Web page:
Either way, I wasn’t the only one waxing lyrical on this theme. “Yes, Brisbane, you can go to the ball,” wrote demographer Bernard Salt in The Australian in 2005, going on to write that poor old plain-Jane Brisbane had had a makeover.
In an article headlined “Brisbane: it’s booming, it’s brilliant, it’s downright sexy,” Salt opined that the suburban, monocultural Brisbane parodied in the term Brisvegas had acquired an “edgy new market segment”.
“Young, hip Generation Xers who earlier in the decade felt compelled to migrate south, decided to stay put,” Salt wrote – attracted, apparently, by minimally fitted out restaurants and a burgeoning creative arts scene, dating back not to the Saints, but the arrival of Movie World on the Gold Coast in 1988.
Please forgive my cynicism. Despite some valiant attempts to publicly recognise this city’s musical pioneers in recent years, I have often had cause to wonder how well Brisbane understands and appreciates its musical heritage.
While Robert Forster would never be so churlish to complain about it, the naming of an unpopular and unnecessary toll bridge after the Go-Betweens seems to me to be just so not what the band that wrote so elegantly of the streets of our town was all about.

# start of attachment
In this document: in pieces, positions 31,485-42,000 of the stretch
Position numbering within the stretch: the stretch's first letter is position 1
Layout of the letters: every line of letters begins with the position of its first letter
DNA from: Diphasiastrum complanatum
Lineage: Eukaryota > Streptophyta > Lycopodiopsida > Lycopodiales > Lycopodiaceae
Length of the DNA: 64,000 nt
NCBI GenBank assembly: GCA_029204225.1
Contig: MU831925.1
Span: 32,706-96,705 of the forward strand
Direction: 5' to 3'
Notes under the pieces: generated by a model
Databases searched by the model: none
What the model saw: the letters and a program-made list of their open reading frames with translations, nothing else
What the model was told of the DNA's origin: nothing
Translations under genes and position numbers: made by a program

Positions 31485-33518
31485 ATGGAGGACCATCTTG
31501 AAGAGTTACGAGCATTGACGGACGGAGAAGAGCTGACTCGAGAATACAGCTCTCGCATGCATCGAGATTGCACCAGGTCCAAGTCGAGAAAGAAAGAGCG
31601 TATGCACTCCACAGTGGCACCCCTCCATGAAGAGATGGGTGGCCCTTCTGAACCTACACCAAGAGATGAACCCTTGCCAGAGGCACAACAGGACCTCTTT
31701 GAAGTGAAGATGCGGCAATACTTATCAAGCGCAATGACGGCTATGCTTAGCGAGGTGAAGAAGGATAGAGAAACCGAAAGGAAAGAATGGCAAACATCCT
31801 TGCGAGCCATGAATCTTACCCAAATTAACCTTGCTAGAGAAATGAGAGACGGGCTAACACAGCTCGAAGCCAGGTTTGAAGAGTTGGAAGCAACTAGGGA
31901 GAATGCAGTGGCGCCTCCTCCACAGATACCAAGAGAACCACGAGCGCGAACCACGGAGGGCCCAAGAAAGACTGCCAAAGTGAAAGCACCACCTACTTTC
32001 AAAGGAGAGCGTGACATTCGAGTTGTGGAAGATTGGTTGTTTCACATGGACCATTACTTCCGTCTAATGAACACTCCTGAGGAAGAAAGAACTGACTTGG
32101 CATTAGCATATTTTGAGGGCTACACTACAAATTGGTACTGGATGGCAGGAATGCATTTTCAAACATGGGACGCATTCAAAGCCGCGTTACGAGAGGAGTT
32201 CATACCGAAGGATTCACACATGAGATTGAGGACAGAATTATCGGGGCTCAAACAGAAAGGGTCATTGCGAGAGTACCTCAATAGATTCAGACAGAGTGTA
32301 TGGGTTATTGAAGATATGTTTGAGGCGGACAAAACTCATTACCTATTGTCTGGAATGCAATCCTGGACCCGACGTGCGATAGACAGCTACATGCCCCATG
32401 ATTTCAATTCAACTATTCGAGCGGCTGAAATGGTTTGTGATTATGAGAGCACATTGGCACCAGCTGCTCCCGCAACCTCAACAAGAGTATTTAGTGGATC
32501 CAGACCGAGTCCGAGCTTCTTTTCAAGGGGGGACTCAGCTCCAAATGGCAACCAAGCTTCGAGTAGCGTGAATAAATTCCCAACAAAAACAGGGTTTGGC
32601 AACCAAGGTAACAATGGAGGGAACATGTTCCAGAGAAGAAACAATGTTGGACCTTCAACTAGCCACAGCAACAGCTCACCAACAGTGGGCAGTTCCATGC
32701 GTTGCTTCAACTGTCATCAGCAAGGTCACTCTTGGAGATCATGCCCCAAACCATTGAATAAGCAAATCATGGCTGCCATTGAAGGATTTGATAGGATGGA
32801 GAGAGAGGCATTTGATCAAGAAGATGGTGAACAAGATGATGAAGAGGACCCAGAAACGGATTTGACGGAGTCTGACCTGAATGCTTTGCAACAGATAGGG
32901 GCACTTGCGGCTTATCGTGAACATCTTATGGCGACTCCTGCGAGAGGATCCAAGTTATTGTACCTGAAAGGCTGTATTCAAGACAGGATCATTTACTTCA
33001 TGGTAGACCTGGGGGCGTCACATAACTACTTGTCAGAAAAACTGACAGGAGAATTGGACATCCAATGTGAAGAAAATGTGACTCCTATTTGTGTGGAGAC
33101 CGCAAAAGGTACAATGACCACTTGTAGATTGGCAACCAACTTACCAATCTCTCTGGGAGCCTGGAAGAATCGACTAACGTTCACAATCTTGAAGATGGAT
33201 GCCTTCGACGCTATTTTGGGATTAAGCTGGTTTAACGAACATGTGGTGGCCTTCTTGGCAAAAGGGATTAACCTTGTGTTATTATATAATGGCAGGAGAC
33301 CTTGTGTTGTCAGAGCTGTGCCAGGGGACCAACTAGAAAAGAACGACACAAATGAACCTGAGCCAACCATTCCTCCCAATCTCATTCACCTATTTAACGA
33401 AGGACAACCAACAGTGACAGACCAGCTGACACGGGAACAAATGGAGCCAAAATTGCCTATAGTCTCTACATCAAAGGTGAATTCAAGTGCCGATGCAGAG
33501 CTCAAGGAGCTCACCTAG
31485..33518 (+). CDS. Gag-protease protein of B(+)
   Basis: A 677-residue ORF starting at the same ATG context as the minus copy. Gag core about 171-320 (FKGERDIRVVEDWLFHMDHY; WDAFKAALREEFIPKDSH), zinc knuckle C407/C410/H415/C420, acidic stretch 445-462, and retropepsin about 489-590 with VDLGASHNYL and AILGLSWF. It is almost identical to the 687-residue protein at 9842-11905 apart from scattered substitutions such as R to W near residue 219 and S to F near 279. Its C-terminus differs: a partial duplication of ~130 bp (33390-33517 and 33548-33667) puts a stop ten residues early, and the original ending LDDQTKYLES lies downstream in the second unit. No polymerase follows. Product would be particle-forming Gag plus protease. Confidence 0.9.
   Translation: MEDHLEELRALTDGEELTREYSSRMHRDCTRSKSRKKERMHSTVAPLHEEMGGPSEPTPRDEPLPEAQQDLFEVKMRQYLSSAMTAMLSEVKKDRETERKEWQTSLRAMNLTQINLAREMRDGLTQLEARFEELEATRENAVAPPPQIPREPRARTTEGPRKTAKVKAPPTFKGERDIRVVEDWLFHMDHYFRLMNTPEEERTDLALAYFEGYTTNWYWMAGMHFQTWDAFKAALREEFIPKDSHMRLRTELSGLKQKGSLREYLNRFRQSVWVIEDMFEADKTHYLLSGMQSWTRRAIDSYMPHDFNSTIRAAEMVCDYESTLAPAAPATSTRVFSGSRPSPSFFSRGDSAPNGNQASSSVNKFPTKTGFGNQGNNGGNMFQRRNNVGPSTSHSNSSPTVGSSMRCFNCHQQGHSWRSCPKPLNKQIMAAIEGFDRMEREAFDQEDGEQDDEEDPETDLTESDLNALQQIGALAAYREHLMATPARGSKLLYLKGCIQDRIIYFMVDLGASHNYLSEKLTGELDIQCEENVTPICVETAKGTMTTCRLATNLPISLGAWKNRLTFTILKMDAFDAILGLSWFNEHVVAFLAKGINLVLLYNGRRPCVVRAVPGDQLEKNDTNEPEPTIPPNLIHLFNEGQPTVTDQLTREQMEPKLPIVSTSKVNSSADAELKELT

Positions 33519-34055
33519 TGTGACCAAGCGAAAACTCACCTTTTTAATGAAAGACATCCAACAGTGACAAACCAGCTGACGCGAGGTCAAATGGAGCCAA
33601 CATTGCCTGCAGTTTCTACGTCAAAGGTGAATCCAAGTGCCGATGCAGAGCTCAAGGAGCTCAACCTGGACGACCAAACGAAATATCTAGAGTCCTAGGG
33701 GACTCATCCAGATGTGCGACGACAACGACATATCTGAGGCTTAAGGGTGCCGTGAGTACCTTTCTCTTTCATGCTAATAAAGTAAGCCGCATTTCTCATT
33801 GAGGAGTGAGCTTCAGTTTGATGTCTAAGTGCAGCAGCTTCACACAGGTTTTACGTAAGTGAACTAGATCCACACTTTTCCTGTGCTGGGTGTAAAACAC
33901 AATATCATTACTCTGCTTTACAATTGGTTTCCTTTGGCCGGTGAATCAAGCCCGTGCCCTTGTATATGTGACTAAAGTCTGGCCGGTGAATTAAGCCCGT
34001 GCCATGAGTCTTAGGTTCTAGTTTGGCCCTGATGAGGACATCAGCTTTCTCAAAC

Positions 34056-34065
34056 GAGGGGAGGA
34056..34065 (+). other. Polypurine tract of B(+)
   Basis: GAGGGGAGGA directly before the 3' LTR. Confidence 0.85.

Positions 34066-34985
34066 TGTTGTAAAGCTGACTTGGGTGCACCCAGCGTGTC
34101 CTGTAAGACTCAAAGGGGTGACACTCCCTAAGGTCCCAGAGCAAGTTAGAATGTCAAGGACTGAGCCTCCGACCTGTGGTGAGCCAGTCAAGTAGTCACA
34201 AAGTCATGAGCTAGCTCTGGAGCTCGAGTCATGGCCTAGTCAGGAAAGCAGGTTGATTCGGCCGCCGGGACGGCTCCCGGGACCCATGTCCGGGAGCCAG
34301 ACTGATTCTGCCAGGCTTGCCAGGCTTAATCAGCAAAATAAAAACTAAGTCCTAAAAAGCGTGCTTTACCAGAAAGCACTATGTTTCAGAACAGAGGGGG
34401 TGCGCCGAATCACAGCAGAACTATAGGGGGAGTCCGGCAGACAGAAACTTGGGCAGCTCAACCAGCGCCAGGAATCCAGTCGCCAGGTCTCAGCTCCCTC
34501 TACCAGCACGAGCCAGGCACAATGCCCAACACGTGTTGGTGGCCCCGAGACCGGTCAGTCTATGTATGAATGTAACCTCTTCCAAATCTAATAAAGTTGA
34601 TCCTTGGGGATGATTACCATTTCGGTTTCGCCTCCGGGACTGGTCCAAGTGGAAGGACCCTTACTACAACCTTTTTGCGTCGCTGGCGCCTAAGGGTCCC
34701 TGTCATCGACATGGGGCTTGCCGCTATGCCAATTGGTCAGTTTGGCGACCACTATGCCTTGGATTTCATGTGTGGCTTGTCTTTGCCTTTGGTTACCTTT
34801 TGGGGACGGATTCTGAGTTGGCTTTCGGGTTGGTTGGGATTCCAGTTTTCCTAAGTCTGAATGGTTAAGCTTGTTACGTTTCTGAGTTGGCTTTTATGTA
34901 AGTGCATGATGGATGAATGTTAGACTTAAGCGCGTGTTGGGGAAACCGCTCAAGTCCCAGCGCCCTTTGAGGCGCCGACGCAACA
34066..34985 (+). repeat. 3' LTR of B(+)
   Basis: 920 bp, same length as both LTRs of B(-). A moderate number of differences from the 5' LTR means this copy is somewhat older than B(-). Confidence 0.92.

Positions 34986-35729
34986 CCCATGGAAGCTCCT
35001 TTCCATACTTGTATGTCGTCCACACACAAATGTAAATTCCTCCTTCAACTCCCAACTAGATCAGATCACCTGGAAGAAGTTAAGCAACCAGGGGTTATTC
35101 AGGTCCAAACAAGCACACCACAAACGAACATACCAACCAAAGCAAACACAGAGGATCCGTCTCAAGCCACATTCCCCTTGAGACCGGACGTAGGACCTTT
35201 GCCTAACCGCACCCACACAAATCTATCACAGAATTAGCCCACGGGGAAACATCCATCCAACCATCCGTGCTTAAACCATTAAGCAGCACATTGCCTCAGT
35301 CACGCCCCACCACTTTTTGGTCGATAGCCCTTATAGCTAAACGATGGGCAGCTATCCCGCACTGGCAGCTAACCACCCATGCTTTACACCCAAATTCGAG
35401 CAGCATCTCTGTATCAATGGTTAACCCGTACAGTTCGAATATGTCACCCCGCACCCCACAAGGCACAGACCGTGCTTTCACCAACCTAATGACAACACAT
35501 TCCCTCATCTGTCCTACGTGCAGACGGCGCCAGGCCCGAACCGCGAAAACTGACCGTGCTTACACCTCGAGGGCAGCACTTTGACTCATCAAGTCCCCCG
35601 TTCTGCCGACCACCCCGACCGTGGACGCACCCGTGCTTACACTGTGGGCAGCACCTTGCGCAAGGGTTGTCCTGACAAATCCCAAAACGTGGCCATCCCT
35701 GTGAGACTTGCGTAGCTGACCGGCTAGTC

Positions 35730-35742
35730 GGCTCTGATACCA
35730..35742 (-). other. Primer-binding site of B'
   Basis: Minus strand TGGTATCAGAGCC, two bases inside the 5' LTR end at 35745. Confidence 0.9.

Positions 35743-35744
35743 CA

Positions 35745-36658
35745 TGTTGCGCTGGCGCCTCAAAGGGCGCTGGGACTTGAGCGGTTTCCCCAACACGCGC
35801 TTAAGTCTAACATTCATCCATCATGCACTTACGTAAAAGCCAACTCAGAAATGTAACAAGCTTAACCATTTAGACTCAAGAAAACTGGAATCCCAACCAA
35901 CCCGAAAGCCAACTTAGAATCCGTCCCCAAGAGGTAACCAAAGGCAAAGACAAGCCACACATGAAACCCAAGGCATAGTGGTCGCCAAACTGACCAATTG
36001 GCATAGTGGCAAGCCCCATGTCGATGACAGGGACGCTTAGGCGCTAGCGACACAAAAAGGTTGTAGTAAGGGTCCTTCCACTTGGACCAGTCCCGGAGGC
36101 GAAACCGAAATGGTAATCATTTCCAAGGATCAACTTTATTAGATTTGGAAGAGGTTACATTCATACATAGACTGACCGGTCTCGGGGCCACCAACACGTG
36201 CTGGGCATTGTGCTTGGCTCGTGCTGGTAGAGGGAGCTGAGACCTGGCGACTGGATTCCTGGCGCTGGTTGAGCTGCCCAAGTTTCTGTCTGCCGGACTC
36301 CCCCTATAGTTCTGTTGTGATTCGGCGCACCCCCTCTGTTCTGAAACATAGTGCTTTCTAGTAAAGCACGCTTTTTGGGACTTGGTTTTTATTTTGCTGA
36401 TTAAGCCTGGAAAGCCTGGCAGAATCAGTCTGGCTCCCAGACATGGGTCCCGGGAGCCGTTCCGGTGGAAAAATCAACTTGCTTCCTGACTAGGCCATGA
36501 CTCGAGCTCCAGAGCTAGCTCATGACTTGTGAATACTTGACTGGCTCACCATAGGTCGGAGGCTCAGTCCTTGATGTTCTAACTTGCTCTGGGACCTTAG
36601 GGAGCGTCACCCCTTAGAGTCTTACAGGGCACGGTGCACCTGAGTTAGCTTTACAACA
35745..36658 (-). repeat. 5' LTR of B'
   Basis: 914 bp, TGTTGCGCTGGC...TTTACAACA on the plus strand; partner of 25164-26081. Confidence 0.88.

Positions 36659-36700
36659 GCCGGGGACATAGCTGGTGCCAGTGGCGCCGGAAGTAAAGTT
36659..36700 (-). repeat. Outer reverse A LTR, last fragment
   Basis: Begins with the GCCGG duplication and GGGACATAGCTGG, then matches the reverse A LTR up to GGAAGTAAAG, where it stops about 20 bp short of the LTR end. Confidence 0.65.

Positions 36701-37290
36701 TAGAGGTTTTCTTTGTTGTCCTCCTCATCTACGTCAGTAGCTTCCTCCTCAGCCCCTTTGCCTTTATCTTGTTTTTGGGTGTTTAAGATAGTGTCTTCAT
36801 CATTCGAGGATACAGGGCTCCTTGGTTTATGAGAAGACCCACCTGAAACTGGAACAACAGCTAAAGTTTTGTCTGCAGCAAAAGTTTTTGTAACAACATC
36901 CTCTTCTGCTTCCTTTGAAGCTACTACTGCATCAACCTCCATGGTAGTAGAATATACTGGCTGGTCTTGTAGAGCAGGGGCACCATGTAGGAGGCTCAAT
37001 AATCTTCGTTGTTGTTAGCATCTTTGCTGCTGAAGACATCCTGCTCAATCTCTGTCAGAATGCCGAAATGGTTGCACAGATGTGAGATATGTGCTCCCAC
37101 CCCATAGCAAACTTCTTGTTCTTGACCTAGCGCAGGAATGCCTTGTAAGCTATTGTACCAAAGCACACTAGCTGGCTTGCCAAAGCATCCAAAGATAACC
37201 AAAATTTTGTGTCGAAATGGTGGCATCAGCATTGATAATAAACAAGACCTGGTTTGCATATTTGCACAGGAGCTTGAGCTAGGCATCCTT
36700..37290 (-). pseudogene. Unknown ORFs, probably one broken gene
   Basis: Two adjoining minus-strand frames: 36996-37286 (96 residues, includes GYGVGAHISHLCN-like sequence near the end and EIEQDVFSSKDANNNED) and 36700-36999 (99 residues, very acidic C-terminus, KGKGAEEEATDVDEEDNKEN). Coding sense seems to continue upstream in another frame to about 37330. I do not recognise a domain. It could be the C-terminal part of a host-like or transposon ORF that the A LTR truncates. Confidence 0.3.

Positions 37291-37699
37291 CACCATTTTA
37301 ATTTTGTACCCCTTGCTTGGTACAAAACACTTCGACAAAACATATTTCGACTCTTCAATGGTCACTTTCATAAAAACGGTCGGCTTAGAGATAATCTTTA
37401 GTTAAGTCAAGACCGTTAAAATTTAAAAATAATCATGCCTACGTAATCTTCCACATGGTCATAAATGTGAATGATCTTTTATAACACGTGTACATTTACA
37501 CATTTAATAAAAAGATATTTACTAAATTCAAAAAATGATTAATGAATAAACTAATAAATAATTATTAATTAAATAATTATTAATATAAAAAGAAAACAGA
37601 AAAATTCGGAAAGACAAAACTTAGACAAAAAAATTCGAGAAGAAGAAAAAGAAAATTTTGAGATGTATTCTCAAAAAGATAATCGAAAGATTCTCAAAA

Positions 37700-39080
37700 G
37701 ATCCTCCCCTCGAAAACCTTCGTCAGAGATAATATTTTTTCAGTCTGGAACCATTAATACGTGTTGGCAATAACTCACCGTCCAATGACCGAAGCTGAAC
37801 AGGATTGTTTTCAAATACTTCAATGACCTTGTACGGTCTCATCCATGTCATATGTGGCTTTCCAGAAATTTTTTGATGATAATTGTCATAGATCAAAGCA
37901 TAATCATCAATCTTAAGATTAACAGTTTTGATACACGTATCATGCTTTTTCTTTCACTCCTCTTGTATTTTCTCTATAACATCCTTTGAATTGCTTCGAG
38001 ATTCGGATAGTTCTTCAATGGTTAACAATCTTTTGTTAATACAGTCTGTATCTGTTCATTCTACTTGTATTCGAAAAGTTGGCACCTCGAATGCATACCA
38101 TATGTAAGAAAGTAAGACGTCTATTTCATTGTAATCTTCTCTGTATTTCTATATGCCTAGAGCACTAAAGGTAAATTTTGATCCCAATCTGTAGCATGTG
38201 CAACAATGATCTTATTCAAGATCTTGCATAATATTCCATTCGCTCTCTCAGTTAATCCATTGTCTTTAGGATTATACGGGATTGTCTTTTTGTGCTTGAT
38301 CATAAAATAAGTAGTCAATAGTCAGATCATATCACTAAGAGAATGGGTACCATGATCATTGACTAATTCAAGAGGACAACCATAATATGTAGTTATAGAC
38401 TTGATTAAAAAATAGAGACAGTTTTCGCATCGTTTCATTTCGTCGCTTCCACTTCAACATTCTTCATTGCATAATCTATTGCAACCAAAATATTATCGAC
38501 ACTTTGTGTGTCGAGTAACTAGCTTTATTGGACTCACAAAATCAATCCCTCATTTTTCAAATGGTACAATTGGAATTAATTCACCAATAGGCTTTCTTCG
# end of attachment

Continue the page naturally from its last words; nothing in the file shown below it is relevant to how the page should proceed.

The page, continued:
“I have often had cause to wonder how well Brisbane understands and appreciates its musical heritage.”
But then, maybe I’m being churlish myself, or at least sweating the small stuff. It is wonderful to see the Go-Betweens’ contribution acknowledged in such a public way, and we have certainly seen some great advances in Queensland. The opening of the justly lauded Gallery of Modern Art, which the bridge links to, has arguably given Brisbane its first genuine world-class cultural landmark.
There have also been political advances, reflective of a changing cultural landscape. Queensland has supplied an amazing trifecta: the country’s current prime minister, treasurer and Australia’s first female governor-general. If the seat of power remains in Canberra, then the wellspring right now comes from north of the Tweed.